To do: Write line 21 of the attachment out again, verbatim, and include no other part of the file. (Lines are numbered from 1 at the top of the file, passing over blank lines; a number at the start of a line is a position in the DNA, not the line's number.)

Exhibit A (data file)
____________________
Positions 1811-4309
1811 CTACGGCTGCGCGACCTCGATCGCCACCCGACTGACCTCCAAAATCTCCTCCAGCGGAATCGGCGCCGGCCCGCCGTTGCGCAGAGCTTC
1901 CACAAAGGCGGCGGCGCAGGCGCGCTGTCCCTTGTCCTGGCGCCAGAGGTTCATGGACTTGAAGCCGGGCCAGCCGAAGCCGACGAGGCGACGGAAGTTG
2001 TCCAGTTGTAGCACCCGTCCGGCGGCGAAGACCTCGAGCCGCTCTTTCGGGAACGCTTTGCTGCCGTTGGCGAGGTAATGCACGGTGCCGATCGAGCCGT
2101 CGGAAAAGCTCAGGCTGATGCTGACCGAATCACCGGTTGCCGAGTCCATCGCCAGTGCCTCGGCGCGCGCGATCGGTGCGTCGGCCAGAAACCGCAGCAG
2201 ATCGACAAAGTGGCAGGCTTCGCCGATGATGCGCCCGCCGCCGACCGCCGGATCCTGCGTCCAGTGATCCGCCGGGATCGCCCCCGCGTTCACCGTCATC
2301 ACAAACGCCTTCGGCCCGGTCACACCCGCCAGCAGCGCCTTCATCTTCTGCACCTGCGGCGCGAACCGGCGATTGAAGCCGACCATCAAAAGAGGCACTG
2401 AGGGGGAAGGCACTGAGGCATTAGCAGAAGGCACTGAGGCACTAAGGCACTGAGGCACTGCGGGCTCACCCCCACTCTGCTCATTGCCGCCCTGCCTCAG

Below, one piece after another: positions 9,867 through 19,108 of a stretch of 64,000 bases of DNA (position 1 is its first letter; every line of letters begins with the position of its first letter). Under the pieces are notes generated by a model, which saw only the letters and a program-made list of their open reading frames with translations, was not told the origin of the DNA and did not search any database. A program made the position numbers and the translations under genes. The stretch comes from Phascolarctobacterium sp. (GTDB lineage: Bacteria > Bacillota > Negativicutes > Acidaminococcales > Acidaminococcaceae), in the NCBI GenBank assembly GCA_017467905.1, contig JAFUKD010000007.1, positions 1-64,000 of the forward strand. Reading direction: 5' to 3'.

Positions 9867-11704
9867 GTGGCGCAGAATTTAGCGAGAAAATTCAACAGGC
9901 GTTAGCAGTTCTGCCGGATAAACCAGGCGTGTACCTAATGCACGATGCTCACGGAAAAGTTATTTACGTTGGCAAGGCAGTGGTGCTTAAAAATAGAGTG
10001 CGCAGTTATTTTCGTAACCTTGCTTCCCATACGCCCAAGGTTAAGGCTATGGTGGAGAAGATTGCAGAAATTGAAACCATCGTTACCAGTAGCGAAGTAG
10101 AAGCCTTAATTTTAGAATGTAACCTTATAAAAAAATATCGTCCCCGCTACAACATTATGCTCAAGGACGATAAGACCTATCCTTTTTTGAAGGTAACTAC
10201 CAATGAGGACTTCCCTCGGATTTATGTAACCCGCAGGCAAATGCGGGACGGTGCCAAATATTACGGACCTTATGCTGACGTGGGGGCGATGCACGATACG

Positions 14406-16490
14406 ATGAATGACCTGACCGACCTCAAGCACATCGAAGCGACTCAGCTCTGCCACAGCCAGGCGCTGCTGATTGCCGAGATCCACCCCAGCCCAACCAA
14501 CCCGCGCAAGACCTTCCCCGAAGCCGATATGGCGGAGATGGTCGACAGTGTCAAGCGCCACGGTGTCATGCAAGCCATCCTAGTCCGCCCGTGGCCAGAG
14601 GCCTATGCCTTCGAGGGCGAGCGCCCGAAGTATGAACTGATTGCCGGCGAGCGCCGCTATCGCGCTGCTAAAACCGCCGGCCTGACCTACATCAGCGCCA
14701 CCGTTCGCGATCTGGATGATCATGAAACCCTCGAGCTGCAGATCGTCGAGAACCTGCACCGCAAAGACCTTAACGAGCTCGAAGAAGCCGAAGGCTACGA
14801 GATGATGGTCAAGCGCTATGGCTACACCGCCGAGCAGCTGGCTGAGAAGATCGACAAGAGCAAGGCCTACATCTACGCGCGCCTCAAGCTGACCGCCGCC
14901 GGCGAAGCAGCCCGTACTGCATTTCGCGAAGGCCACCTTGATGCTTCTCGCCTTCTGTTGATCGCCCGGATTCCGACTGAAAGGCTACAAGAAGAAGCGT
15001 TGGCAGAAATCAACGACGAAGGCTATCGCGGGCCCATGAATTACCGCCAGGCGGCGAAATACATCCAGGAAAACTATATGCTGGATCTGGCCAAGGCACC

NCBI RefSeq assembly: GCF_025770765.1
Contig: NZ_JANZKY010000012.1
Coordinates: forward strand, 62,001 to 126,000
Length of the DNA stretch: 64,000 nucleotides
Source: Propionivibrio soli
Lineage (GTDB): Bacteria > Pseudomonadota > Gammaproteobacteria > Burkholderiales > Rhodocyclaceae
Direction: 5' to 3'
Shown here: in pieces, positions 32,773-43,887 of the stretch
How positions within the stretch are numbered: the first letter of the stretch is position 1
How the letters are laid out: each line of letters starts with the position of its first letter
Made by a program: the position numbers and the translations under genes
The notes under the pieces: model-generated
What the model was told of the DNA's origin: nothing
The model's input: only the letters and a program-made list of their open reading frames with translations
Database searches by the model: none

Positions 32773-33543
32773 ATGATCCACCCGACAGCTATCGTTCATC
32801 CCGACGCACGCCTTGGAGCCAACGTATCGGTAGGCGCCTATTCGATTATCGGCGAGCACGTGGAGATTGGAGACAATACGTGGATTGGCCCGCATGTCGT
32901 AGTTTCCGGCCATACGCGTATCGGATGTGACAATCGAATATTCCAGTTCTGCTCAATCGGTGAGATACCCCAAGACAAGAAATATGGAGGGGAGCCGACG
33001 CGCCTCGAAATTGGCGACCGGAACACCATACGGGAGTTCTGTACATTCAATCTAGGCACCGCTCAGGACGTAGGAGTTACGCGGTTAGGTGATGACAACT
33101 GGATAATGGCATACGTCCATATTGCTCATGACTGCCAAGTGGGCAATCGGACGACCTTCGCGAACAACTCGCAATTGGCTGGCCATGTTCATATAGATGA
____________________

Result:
14801 GATGATGGTCAAGCGCTATGGCTACACCGCCGAGCAGCTGGCTGAGAAGATCGACAAGAGCAAGGCCTACATCTACGCGCGCCTCAAGCTGACCGCCGCC